Transcript Chapter 6-5 - faculty at Chemeketa

```Lecture Slides
Elementary Statistics
Twelfth Edition
and the Triola Statistics Series
by Mario F. Triola
Section 6.5-1
Chapter 6
Normal Probability Distributions
6-1 Review and Preview
6-2 The Standard Normal Distribution
6-3 Applications of Normal Distributions
6-4 Sampling Distributions and Estimators
6-5 The Central Limit Theorem
6-6 Assessing Normality
6-7 Normal as Approximation to Binomial
Section 6.5-2
Key Concept
The Central Limit Theorem tells us that for a
population with any distribution, the distribution of
the sample means approaches a normal
distribution as the sample size increases.
The procedure in this section forms the foundation
for estimating population parameters and
hypothesis testing.
Section 6.5-3
Central Limit Theorem
Given:
1. The random variable x has a distribution (which may or
may not be normal) with mean μ and standard deviation σ.
2. Simple random samples all of size n are selected from the
population. (The samples are selected so that all possible
samples of the same size n have the same chance of
being selected.)
Section 6.5-4
Central Limit Theorem – cont.
Conclusions:
1. The distribution of sample x will, as the
sample size increases, approach a normal
distribution.
2. The mean of the sample means is the
population mean  .
3. The standard deviation of all sample means
is  / n .
Section 6.5-5
Practical Rules Commonly Used
1. For samples of size n larger than 30, the distribution of
the sample means can be approximated reasonably well
by a normal distribution. The approximation becomes
closer to a normal distribution as the sample size n
becomes larger.
2. If the original population is normally distributed, then for
any sample size n, the sample means will be normally
distributed (not just the values of n larger than 30).
Section 6.5-6
Notation
The mean of the sample means
x  
The standard deviation of sample mean
x 

n
(often called the standard error of the mean)
Section 6.5-7
Example - Normal Distribution
As we proceed from
n = 1 to n = 50, we
see that the
distribution of
sample means is
approaching the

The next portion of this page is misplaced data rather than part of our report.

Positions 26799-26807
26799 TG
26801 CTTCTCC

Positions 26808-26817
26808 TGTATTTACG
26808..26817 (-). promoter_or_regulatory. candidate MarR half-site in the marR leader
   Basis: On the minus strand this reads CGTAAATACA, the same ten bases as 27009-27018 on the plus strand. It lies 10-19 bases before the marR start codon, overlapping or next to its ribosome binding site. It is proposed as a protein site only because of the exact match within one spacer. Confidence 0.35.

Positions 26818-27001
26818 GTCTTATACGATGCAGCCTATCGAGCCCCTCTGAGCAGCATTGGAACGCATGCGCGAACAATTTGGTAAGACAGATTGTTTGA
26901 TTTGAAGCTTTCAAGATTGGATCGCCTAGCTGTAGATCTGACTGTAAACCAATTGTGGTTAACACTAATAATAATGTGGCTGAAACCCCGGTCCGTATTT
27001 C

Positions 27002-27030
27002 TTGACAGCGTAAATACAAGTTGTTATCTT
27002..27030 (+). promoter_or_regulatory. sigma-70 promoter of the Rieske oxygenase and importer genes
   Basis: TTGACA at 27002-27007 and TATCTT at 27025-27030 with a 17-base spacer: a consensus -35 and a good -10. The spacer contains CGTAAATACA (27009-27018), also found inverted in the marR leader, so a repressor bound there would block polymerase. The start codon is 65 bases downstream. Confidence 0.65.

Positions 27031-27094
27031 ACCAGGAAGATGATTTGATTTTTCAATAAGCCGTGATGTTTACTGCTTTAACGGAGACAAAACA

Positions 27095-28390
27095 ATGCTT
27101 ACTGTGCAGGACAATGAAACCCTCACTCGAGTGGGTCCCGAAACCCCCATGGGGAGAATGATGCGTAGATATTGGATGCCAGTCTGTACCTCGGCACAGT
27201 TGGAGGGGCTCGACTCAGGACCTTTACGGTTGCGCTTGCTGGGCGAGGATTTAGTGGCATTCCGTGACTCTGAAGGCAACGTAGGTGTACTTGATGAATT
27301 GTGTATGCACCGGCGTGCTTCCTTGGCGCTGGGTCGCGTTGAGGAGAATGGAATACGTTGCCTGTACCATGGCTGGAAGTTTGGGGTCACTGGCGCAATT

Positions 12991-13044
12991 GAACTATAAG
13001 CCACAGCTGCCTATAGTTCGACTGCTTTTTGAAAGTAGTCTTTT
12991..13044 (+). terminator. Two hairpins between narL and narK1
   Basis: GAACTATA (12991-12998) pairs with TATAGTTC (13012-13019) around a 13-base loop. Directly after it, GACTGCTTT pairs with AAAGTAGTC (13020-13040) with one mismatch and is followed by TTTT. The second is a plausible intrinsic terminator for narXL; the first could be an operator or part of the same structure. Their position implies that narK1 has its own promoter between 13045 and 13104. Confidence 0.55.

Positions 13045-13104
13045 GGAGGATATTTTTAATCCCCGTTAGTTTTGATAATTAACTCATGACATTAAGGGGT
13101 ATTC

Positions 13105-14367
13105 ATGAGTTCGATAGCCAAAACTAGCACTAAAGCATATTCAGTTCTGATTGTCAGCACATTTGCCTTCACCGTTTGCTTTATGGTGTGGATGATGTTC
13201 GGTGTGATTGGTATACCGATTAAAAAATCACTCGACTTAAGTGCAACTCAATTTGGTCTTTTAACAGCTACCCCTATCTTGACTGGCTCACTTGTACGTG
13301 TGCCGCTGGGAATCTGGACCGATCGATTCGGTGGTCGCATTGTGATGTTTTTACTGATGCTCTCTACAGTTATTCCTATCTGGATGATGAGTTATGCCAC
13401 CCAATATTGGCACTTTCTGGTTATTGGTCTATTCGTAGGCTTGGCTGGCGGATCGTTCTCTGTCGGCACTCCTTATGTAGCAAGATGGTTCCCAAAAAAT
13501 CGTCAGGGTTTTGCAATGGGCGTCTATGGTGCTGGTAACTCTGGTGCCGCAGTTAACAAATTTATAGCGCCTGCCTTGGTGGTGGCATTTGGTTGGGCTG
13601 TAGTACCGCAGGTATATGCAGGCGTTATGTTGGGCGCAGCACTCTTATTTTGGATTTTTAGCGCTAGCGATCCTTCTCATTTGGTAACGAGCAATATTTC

shape of a normal
distribution.
Section 6.5-8
Example - Uniform Distribution
As we proceed from
n = 1 to n = 50, we
see that the
distribution of
sample means is
approaching the
shape of a normal
distribution.
Section 6.5-9
Example - U-Shaped Distribution
As we proceed from
n = 1 to n = 50, we
see that the
distribution of
sample means is
approaching the
shape of a normal
distribution.
Section 6.5-10
Important Point
As the sample size increases, the
sampling distribution of sample
means approaches a normal
distribution.
Section 6.5-11
Example – Elevators
Suppose an elevator has a maximum capacity of 16 passengers with a
total weight of 2500 lb.
Assuming a worst case scenario in which the passengers are all male,
what are the chances the elevator is overloaded?
Assume male weights follow a normal distribution with a mean of 182.9
lb and a standard deviation of 40.8 lb.
a.
Find the probability that 1 randomly selected male has a weight
greater than 156.25 lb.
b.
Find the probability that a sample of 16 males have a mean weight
greater than 156.25 lb (which puts the total weight at 2500 lb,
exceeding the maximum capacity).
Section 6.5-12
Example – Elevators
a.
Find the probability that 1 randomly selected male has a weight
greater than 156.25 lb.
Use the methods presented in Section 6.3. We can convert to a z
score and use Table A-2.
z
x

156.25  182.9

 0.65
40.8
Using Table A-2, the area to the right is 0.7422.
Section 6.5-13
Example – Elevators
b.
Find the probability that a sample of 16
males have a mean weight greater than
156.25 lb.
Since the distribution of male weights is
assumed to be normal, the sample mean will
also be normal.
 x   x  182.9
 x 40.8
x 

 10.2
n
16
Converting to z:
156.25  182.9
z
 2.61
10.2
Section 6.5-14
Example – Elevators
b.
Find the probability that a sample of 16
males have a mean weight greater than
156.25 lb.
While there is 0.7432 probability that any given
male will weigh more than 156.25 lb, there is a
0.9955 probability that the sample of 16 males
will have a mean weight of 156.25 lb or greater.
If the elevator is filled to capacity with all males,
there is a very good chance the safe weight
capacity of 2500 lb. will be exceeded.
Section 6.5-15
Correction for a Finite Population
When sampling without replacement and the sample size n is
greater than 5% of the finite population of size N (that is, n > 0.05N),
adjust the standard deviation of sample means by multiplying it by
the finite population correction factor:
x 

n
N n
N 1
finite population
correction factor